Gasoline prices surged over the last two days as Hurricane Harvey headed toward the U.S. Gulf Coast refining hub, but analysts warned that the price difference against crude oil could come crashing back down next week.
The weather event is pushing up gasoline prices because a number of refineries have shut down. Flooding threatens to damage the facilities on the Gulf Coast, which is home to nearly half of U.S. refining capacity. It's pushing oil prices lower because it reduces refinery demand for crude oil, the raw material used to make gasoline.
The difference in the price of crude oil for October delivery and Nymex gasoline futures for September — what the oil industry and futures traders call the "crack spread" — blew out to about $24 on Friday, almost double recent levels.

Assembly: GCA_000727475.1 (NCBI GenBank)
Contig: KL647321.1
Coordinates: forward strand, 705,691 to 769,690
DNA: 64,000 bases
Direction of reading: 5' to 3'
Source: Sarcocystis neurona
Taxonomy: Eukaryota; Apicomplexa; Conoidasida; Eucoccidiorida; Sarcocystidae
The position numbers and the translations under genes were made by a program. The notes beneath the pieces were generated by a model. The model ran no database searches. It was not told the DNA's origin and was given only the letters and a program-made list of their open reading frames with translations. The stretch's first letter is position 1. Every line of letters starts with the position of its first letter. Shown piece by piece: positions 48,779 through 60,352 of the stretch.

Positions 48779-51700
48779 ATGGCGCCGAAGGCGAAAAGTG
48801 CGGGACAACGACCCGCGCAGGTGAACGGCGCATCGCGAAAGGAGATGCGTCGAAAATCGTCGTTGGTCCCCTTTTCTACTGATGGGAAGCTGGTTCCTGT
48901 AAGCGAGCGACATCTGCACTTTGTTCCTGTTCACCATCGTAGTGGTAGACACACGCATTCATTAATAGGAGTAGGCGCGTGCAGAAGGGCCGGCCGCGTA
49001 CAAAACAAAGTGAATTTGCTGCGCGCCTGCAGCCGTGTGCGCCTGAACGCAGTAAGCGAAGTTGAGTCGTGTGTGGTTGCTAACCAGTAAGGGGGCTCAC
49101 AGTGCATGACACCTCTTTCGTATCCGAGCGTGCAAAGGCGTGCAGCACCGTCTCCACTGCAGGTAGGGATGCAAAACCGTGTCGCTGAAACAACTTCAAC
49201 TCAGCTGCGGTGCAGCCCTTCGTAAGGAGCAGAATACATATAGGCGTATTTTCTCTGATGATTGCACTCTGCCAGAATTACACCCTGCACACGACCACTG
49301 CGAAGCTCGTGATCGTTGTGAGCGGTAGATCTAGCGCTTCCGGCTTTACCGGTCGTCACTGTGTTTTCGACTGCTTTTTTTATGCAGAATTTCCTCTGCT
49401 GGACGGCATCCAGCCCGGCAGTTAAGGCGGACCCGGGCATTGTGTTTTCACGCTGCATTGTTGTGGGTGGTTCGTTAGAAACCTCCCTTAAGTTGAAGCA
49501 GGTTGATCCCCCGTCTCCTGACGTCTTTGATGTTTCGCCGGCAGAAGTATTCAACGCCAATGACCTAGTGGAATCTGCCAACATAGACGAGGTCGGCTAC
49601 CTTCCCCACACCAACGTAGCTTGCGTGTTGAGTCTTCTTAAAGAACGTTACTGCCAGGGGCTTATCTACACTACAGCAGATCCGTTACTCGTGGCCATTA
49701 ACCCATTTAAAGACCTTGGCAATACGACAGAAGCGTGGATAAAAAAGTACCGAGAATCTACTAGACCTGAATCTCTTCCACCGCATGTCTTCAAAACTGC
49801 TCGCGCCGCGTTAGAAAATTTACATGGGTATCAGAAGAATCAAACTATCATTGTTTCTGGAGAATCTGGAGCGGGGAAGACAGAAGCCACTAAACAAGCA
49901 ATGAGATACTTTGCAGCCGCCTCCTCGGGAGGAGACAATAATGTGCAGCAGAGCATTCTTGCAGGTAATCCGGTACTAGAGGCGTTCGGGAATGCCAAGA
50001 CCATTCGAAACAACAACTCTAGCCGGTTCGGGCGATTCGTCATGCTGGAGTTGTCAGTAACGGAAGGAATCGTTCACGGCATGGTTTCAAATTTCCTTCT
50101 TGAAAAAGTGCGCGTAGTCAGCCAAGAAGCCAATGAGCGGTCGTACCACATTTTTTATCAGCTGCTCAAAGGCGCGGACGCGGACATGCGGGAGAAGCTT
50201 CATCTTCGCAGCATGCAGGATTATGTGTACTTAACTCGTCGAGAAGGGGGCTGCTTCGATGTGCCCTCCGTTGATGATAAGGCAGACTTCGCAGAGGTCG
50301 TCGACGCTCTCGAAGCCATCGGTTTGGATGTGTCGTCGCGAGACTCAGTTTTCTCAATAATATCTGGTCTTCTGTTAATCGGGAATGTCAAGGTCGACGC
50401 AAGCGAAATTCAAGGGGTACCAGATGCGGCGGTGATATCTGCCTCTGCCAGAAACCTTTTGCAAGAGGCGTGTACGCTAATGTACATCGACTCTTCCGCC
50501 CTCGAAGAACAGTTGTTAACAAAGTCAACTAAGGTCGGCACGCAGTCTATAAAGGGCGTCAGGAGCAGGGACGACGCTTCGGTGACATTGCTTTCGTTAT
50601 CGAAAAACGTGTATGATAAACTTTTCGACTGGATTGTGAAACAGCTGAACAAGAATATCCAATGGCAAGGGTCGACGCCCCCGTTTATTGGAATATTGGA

Gasoline futures rose nearly 3 percent on Thursday, while West Texas Intermediate crude, the U.S. benchmark, tumbled 2 percent.
In trading Friday afternoon, the U.S. gasoline price for deliveries in mid-Septemberdeclined fractionally. West Texas Intermediate crude recovered to trade up about a half a percent at $47.63.
"It's a gasoline story more than a crude oil story at the moment," Ed Morse, Citi's global head of commodities research, told CNBC's "Squawk on the Street" on Friday.